The art market is not famed for its altruism. Yet recent sales would suggest a much more philanthropic bent. For the first half of this year, Christie’s reported that its charitable auctions had raised $440m, and confirms that 2022—taking into account November’s record-breaking $1.5bn auction of Paul G. Allen’s collection, whose proceeds are all earmarked for philanthropy—will be an unprecedented year for such sales.
A wider awareness of those less fortunate has been unavoidable this year and efforts to support Ukraine have certainly added to the generosity. Christie’s numbers show that these fundraisers accounted for a relatively small amount—$13.7m—compared to the charitable Thomas and Doris Ammann collection ($325m), but the mood is certainly more mindful.
It might be part of the latest trend for billionaires to give their wealth to good causes, but it would be churlish—uncharitable even—to criticise sellers of art for giving their money away. Credit should also go to today’s artists who respond to the many requests to donate works to charitable causes, even though some of these seem to reappear quite quickly on the market. The auction houses, too, work hard for such sales, and sometimes waive or at least reduce their fees, while gallerists are on hand to encourage their artists towards worthy causes. Buyers in turn tend to dig deeper when a work is offered for charity, something that auctioneers urge to bring in more bids. “If a collector aligns with a particular charity then they can be willing to go a little beyond,” says the art adviser Megan Fox Kelly.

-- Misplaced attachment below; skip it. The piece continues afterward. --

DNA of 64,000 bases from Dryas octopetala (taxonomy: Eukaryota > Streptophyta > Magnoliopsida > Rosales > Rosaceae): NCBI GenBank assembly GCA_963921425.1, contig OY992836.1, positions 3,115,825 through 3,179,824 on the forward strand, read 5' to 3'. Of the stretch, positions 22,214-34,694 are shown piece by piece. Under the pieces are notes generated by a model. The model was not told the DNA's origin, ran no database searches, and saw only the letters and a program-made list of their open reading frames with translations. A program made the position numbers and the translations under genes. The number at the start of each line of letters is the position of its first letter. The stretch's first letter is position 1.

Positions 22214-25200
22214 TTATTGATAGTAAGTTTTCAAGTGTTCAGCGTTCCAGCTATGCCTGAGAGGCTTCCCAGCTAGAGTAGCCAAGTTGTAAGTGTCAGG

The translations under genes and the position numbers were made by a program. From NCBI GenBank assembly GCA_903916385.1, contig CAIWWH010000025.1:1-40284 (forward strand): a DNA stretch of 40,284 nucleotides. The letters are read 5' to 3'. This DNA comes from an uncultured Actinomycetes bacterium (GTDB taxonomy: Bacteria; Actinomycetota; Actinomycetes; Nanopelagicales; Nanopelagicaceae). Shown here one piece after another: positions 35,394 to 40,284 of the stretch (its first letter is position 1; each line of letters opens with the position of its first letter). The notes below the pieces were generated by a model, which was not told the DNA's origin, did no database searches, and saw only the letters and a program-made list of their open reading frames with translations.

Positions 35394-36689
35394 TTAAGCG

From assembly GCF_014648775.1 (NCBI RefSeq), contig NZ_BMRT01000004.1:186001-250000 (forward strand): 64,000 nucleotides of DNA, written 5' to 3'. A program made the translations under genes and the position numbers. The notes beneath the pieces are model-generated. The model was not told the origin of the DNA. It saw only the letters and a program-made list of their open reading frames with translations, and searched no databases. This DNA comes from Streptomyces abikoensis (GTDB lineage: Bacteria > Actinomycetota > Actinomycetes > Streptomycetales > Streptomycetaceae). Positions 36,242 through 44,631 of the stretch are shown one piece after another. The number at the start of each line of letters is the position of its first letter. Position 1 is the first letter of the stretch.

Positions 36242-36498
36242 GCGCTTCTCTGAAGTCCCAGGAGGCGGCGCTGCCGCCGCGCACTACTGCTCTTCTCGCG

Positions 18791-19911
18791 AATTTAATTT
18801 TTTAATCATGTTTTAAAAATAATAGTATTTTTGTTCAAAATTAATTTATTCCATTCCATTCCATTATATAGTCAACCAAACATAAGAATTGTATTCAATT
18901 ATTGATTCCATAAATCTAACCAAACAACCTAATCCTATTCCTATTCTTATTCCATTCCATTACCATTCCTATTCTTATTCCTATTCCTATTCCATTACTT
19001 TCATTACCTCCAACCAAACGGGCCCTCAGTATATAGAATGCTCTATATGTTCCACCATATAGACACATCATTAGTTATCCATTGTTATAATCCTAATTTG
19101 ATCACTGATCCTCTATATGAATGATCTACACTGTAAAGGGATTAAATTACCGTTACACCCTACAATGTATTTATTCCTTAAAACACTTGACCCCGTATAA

But, for me, here things get a little murky. Auction sales provide the only price data in the art market and are increasingly relied upon by new entrants. Charitable sales skew the already-flawed data vastly upwards. Back in 2008, Sotheby’s co-ordinated the first so-called Red auction, an Aids, TB and malaria benefit and the brainchild of the U2 frontman Bono and Damien Hirst. The sale, with its combination of glamour, star quality and charity, made 17 auction records for artists including Banksy and Marc Quinn, who more than doubled their previous highs. The more recent 2018 version of the same sale did similar for artists including Jennifer Guidi and Leo Villareal. These prices stay on the record, but the context of their hits do not. This is, of course, a problem with most auction data—provenance and circumstance are not part of the numbers.
The Allen collection gave Christie's great publicity and injected confidence into a market that doesn’t like too much reality. Fox Kelly believes that buyers ultimately are still chasing the art more than the charitable cause and that a philanthropic auction is an effective way to bring in donations from people who otherwise might not have supported their cause. So, if we are still living in the realms of fantasy, at least some charities can feel the benefit too. But, as the market navigates trickier times, this house of cards could do without being built any higher.